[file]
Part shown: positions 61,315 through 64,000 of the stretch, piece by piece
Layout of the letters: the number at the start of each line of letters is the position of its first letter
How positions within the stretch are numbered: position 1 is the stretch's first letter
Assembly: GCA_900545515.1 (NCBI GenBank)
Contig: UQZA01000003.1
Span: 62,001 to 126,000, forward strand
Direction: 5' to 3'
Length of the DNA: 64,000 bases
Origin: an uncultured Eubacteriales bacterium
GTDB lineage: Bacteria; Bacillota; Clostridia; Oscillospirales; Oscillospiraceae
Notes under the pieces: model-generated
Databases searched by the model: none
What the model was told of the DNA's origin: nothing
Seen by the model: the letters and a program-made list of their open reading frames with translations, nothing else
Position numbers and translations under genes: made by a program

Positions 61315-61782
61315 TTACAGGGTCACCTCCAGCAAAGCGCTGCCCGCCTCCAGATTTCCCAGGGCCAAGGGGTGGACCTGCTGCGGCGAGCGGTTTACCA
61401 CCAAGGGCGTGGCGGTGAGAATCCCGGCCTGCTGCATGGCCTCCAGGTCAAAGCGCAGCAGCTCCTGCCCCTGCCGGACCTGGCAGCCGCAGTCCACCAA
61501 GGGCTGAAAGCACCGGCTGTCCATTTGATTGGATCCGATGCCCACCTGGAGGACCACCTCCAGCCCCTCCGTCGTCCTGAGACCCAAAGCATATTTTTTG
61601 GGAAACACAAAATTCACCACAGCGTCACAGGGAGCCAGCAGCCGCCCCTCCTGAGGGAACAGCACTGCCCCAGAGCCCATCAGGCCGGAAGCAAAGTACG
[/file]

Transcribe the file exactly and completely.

Part shown: positions 61,315 through 64,000 of the stretch, piece by piece
Layout of the letters: the number at the start of each line of letters is the position of its first letter
How positions within the stretch are numbered: position 1 is the stretch's first letter
Assembly: GCA_900545515.1 (NCBI GenBank)
Contig: UQZA01000003.1
Span: 62,001 to 126,000, forward strand
Direction: 5' to 3'
Length of the DNA: 64,000 bases
Origin: an uncultured Eubacteriales bacterium
GTDB lineage: Bacteria; Bacillota; Clostridia; Oscillospirales; Oscillospiraceae
Notes under the pieces: model-generated
Databases searched by the model: none
What the model was told of the DNA's origin: nothing
Seen by the model: the letters and a program-made list of their open reading frames with translations, nothing else
Position numbers and translations under genes: made by a program

Positions 61315-61782
61315 TTACAGGGTCACCTCCAGCAAAGCGCTGCCCGCCTCCAGATTTCCCAGGGCCAAGGGGTGGACCTGCTGCGGCGAGCGGTTTACCA
61401 CCAAGGGCGTGGCGGTGAGAATCCCGGCCTGCTGCATGGCCTCCAGGTCAAAGCGCAGCAGCTCCTGCCCCTGCCGGACCTGGCAGCCGCAGTCCACCAA
61501 GGGCTGAAAGCACCGGCTGTCCATTTGATTGGATCCGATGCCCACCTGGAGGACCACCTCCAGCCCCTCCGTCGTCCTGAGACCCAAAGCATATTTTTTG
61601 GGAAACACAAAATTCACCACAGCGTCACAGGGAGCCAGCAGCCGCCCCTCCTGAGGGAACAGCACTGCCCCAGAGCCCATCAGGCCGGAAGCAAAGTACG